The long journey of buri, a fish that comes of age
I heard an interesting story. In the Sea of Japan region, there are two cultural spheres of Buri (Yellowtail) and Salmon, where the food culture changes drastically. The boundary line is the Itoigawa-Shizuoka Tectonic Line. Salmon is eaten on the northeast side, while Buri is eaten on the southwest. Both were served at the “Toshitori” event to see in the New Year.
The reason why buri is used for such celebrations is because it is the undisputed king of fish that change name as they grow up. In Kanto, it starts as the juvenile fish Wakanago and Wakashi, then becomes Inada and Warasa. In Kansai, buri goes through several stages before reaching its final form: Mojako, Wakana, Tsubasu, Hamachi, and Mejiro. As form and flavor change in line with growth, they are treated as completely different fish. It is said that in the olden days, upon coming of age a person would change his or her name from a child’s name to an adult’s name to celebrate becoming a member of society, and this explains why fish that change their names are revered as good luck charms.
PAPERSKY headed for Toyama Bay, home to the Buri. In the Edo period, midwinter Buri landed in Etchu (Toyama) were highly valued as fish served with white rice on New Year’s Eve. Back then, they would eat Buri as a celebratory meal. Especially in Matsumoto, Shinshu, “Hida Buri” from Etchu was indispensable for the New Year’s celebratory meal.
In December, Buri was caught in Toyama Bay. At the port, it was salted and placed on the back of an ox and taken to a fish wholesaler in Takayama via the Hida Highway. The name of the fish is then re-branded as the “Hida Buri” and transported over the Nomugi Pass to faraway Shinshu. At some point, the Hida Highway – which was the thoroughfare for Buri – came to become known as the “Buri Highway”.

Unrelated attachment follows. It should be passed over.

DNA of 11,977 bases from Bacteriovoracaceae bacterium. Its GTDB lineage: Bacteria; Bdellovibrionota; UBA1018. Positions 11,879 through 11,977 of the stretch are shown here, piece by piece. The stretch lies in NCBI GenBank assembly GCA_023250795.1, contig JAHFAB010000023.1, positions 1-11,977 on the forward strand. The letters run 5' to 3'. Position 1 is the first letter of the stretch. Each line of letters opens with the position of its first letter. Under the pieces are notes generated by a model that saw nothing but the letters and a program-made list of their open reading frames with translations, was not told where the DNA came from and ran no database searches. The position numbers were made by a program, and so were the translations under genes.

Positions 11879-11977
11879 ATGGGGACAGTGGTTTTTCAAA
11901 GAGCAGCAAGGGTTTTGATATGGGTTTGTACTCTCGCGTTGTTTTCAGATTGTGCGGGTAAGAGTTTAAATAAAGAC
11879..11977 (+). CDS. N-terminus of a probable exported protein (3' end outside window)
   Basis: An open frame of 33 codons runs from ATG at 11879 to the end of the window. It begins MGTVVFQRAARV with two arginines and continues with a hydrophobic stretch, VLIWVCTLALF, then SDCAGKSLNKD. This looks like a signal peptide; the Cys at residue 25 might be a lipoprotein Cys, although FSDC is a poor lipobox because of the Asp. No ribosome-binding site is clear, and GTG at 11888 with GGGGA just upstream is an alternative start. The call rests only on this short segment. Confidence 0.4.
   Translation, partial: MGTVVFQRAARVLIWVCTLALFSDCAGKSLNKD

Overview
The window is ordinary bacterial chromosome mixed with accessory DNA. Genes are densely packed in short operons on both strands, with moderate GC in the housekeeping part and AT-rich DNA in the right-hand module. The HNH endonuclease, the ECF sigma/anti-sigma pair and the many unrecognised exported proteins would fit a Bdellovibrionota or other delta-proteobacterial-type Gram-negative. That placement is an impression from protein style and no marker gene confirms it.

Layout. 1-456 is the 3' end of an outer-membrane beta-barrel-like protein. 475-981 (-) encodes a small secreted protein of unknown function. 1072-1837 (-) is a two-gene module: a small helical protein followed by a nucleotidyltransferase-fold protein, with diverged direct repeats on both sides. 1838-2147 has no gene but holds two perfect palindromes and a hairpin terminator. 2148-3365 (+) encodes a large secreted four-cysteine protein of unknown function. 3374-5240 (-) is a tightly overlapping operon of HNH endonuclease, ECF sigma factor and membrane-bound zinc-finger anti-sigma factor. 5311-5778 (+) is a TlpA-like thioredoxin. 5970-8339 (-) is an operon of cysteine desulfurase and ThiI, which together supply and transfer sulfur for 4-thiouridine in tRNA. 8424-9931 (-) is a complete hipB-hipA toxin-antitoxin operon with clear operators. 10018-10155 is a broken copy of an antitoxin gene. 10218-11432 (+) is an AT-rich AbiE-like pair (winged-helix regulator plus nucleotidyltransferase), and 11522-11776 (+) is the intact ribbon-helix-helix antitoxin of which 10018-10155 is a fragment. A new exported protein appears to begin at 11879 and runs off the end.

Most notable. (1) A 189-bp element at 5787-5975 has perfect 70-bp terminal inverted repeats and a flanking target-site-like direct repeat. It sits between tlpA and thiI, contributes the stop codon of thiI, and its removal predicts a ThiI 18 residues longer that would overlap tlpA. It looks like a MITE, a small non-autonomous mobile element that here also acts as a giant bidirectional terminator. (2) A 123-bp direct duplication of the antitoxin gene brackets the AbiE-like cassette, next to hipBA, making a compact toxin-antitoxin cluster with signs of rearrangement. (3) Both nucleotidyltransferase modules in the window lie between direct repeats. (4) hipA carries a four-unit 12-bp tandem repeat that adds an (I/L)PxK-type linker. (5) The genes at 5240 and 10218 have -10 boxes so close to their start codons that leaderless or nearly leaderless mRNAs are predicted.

This time, PAPERSKY traveled the 80km Buri Trail from Toyama Bay in Toyama Prefecture to Takayama in Gifu Prefecture. From Toyama Bay, the route goes south along the Etchu Highway to Kamioka and Hida Takayama via the “Kagono Watashi” basket ferry at the Inotani checkpoint. Our starting point was Iwase fishing port at the mouth of the Jinzu River. Our guest is Benjamin, an American with a penchant for exploring and bicycle touring. He got to know PAPERSKY editor Lucas through cycling and ended up coming along for the hike. The group sets off at a leisurely pace while gazing at the snow-covered peaks of the Tateyama Mountain Range in the Northern Alps.
The first port of call is the old town of Higashi-Iwase, which flourished from the end of the Edo period to the Meiji period thanks to the trading of cargo ships in the Japan Sea. It is also an inn town on the Hokkoku Kaidō highway with various buildings from the Meiji era still standing, notably the Mori family, an erstwhile shipping agent. Having learned that triangular dorayaki is a specialty of Iwase we head straight to Otsuka-ya, the town’s Japanese traditional confectioner, to get our hands on some. In the center of Toyama City, we pop into the folk museum located within Toyama Castle. The Etchu-Toyama clan, which is sandwiched between the Kaga domain to the east and west, had a hereditary stipend of 100,000 koku at the time. Toyama City is its castle town. Although only 1/10 of the size of “Kaga 1 million koku”, the town prospered greatly due to the medicine trade.
“The Toyama clan was a branch of the Maeda family, and the second lord, Masatoshi Maeda, who suffered economic hardship due to the flooding of the Jinzu River, encouraged industry to change the economic base that was solely dependent on rice. As a result, the pharmaceutical industry developed, and by the late Edo period, the city had become one of the top ten cities in Japan in terms of population size. There were lots of people coming and going, and pharmaceutical traders went back and forth to Hida along the Buri Highway.” Explains the museum curator Mr.Sakamoto.
Toyama’s medicine peddlers swept the nation with their “first use, then profit” approach to medicine. At the Ikeda Yasube Store in the city, you can enjoy the atmosphere of an old-fashioned apothecary. Shortly after the war, the shop started manufacturing “Etchu-Toyama no Tankon Dan,” which dominated the market in the Edo period, and can still be purchased to this day.